And so some of the characters in the Uzda Gravediggers are refugees from the bear training academy who’ve escaped, and they sing a song my friend Geoff Berner wrote called “What Kind of Bear Am I? In the song, the bears tell their story of being asked to dance on murderously hot coals, and how they ate their master one day and fled, and bleached their hair blonde, and ended up being the barkeepers in the town of Uzda, and how they now run a tavern. So they have this great solidarity with the women who work in the cemetery, the professional Yiddish mourners and the keeners in the Muslim community. This is in a town where all the men who control social power want the mourners to shut up. They’re like: too much, too loud, too female. Shut up women, stop talking about pain.

Throughout the theatrical piece, in addition to more historical sources, I also wove together narratives from different novels and stories that were written in Uzda. So it’s not quite archive work, but I think—similarly to your work—it’s fact and fiction, arayn-gemisht (mixed together), as they say.

And one other thing I’ll add about the story of the play (which is, again, a parable) is that it’s a story about this ordinary town, where the issue wasn’t whether you were Muslim or Jewish. It was a place characterized much more by class-based tension and solidarity.

When I got to go to Belarus to do my research, one element missing from my knowledge was a full context for Uzda. Until then, my understanding was based on my own projections of a pre-revolutionary history onto the place. My grandfather left Odessa in 1907, so while he was there for the revolution in 1905, he and the rest of my family left the region before the Russian Revolution of 1917. That particular pre-revolution moment was my reference and connection, along with all the images from working at YIVO that were in there somewhere. On the one hand, it felt very important to honor that Jewish history in my lineage, but there also needed to be a Slavic voice in the project, especially in that part of the North where Christianity came so late. They’re very pantheist. They’re tree-worshiping.

There were so many layers. And I realized that the more complicated the story was, the more fun it could be for more people. I guess that’s the thing about laughter, again. A crazy, good, well-told tale can hold it all together. If it’s a mess, no one’s going to be able to understand it. But if there really is a voice given to the trees and the mushrooms, and to the bears, and the professional gravediggers, and the imams, and the Lithuanian landowners, and everybody is colorfully talking about economics, and all in the context of death, which is a thing that unites us all . . . ?! So I invited these two Slavic partners from Belarus, a Tatar community member and a poet, and it’s been very hard to continue working on it, but they’re saying, “Please come.” They’re excited. They’re like, “Let’s finish this epic story here.” But the political situation has made it impossible.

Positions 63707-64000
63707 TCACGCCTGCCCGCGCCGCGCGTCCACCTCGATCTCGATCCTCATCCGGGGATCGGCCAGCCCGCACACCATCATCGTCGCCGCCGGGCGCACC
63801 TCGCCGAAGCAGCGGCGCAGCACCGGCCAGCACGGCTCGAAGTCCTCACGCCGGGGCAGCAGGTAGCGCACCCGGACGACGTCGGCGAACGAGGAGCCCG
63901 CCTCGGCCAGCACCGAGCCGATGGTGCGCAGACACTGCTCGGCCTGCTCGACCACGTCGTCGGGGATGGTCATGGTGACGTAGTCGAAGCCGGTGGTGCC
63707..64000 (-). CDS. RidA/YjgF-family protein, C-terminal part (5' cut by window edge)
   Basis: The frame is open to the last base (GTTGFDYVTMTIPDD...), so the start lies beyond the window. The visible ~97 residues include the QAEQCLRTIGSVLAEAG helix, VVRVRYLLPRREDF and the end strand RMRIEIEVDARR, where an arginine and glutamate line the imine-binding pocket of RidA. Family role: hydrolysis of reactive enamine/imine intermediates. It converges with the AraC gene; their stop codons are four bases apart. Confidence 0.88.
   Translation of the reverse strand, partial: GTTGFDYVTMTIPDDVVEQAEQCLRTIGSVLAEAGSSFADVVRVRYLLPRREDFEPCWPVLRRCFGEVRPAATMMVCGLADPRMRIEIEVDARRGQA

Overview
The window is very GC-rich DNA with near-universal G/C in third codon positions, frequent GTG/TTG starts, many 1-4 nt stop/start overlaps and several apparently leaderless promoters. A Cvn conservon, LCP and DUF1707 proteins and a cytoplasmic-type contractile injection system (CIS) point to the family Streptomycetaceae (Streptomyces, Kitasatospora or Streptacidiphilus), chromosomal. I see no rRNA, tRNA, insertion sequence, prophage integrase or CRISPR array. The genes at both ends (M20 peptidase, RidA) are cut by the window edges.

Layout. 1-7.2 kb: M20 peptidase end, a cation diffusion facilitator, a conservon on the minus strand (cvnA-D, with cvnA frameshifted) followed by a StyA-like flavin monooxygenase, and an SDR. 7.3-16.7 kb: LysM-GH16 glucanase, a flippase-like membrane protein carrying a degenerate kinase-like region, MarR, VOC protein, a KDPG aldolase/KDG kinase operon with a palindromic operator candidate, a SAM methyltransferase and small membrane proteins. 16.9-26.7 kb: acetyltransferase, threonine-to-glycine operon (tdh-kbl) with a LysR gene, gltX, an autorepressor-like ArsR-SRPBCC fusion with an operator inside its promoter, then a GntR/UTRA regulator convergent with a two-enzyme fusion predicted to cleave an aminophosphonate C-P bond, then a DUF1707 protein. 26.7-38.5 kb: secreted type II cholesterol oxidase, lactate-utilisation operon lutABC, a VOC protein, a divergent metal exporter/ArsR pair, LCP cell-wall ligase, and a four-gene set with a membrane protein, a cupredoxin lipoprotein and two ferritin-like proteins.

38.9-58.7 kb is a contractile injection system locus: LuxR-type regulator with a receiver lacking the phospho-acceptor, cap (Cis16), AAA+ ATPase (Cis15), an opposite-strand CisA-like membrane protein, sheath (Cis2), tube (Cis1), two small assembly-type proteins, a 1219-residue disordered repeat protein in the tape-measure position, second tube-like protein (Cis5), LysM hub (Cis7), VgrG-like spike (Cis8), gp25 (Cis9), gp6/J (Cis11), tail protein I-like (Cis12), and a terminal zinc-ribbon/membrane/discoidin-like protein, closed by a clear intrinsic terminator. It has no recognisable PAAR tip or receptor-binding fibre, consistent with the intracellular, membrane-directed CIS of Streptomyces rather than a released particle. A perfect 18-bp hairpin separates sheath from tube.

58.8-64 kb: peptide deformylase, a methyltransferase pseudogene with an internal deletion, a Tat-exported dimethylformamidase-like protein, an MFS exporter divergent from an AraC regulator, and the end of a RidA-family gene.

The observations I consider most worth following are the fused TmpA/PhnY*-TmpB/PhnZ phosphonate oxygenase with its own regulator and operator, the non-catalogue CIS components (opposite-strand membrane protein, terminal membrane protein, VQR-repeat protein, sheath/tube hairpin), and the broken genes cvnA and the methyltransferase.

For sure. It’s really trying times in Belarus these days. There are a lot of artists that I know from Belarus; all of them left. I mean, contemporary artists from Belarus. A lot of them are in Central Europe now: Vienna, Prague, places like that. It’s pretty strange.

Jenny, I’d love to hear you talk now about the connection between Birobidzhan and your project Where Have You Been?


So, there’s this Yiddish folk art program that takes place in the Laurentian Mountains outside of Montreal that’s been going on for like twenty-five years, and they asked Geoff Berner to do a pageant or something to celebrate their anniversary. And he reached out to me right away. Geoff’s a musician, and he’s like, “Oh, Jenny, you have to help.” But we couldn’t go there because of COVID. We couldn’t be there. 

I had been to New Orleans before the pandemic and met with these radical farmers who run a workshop called History of the Land at this youth farm in downtown New Orleans called Grow Dat. They work with the descendants of enslaver classes, the descendants of enslaved people, Indigenous people, white people, other newcomers, Vietnamese people, everybody who’s come to New Orleans. They have these frank conversations asking: “What should we do with this land given the history of what’s happened here?”

So, in the workshop, they do this timeline study of the Grow Dat farm space where everybody learns about different layers of time on this land. What was it like when there were sugar cane labor camps here? What was it like before that? What was it like during the Great Depression? What was it like during Hurricane Katrina? And what are all the different people’s relationships to it?

Then they created an archive of that information and asked people to identify the particular stories or frames that jumped out to them as unusual or intriguing. Like, “Ha, I never would’ve thought of that”—because there’s no way a person can take in all the information. That would be impossible. But something new can begin to happen when looking at these overlapping fragments and frameworks and asking, “How can we take a framework from the New Deal, and another from a slave revolt, and layer them onto what’s happening right now?”